By Jacob M. Schlesinger

July 13, 2020

“We need a comprehensive agenda for racial equity in this country. This isn’t just about police reform,” the candidate said in an economic policy speech Thursday.

In that speech, at a Pennsylvania metal-works factory, Mr. Biden laid out his plans to try to return manufacturing jobs to the U.S. from overseas. In the coming weeks, he will unveil plans promoting clean energy and boosting child and elder care. Nearly all of those proposals, the candidate and his aides say, will contain a racial equity element.

Most of Mr. Biden’s new spending would assist all lower and middle-income families regardless of race, so it is unclear how much would actually end up with Black households. That includes his priciest items, such as expanding access to government-backed health insurance.

“This is truly a set of policies to ‘lift every voice,’ not necessarily Black voices,” says Duke economist William A. Darity Jr., an expert on the racial wealth gap. “However desirable these initiatives, they can have only limited effects on Black-white wealth differentials.”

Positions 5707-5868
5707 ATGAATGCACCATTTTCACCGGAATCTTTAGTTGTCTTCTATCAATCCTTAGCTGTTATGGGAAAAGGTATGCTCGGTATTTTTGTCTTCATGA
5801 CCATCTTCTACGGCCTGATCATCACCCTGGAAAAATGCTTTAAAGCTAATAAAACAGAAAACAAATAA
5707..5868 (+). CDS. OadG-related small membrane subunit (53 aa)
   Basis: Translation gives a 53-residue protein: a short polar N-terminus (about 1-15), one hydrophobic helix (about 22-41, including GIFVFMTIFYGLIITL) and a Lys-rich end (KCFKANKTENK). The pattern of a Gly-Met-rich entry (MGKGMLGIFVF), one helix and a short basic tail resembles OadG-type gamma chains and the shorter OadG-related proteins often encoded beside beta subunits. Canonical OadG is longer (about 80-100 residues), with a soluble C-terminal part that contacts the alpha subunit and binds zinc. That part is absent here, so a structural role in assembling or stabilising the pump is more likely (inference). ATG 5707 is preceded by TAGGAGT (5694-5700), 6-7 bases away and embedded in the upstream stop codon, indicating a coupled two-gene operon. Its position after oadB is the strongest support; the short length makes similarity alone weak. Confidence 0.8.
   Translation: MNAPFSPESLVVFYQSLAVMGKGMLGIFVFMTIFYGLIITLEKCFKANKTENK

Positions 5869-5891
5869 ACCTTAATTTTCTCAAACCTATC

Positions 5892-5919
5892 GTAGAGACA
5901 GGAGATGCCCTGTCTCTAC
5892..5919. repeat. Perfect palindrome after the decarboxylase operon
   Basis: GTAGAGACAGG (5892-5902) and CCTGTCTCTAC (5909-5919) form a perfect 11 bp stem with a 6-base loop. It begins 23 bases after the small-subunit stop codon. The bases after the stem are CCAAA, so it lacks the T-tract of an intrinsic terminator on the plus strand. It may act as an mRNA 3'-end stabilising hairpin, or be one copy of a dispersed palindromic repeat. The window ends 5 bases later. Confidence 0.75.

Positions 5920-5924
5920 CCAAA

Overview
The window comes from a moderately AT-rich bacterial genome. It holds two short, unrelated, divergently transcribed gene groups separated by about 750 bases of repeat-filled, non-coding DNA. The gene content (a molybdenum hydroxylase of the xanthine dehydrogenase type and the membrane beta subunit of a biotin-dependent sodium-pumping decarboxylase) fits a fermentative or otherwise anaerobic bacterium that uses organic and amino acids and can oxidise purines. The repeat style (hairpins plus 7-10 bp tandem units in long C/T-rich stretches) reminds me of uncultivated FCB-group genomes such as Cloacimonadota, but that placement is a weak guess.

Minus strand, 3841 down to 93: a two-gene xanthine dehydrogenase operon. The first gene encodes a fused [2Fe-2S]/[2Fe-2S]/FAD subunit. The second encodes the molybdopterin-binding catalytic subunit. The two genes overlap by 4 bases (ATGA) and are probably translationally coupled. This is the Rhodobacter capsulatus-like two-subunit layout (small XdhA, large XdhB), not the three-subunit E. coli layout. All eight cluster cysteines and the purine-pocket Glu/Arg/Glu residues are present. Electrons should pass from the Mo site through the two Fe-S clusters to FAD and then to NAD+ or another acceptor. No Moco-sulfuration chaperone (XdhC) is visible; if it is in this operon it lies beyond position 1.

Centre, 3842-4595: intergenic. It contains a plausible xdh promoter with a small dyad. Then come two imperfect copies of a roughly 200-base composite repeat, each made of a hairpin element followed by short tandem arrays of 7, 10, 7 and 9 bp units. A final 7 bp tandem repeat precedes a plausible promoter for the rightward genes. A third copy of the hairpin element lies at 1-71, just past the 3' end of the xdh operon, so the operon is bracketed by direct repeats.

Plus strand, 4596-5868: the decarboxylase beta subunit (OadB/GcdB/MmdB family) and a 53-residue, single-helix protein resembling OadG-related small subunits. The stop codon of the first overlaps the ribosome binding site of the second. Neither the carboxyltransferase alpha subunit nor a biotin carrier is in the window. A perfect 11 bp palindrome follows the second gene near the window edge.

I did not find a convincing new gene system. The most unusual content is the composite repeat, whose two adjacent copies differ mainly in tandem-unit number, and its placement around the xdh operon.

The Biden plan targets some funding directly to minority families and communities. He proposes $70 billion in additional federal money for historically Black colleges and universities and minority-serving institutions, up sharply from current levels. He vows to eliminate the estimated $23 billion annual budget gap between public K-12 schools in white and nonwhite neighborhoods. He would spend $100 billion building new affordable housing units. Believing that expanding Black small business is crucial to building Black wealth, Mr. Biden offers measures to improve access to capital for those companies.

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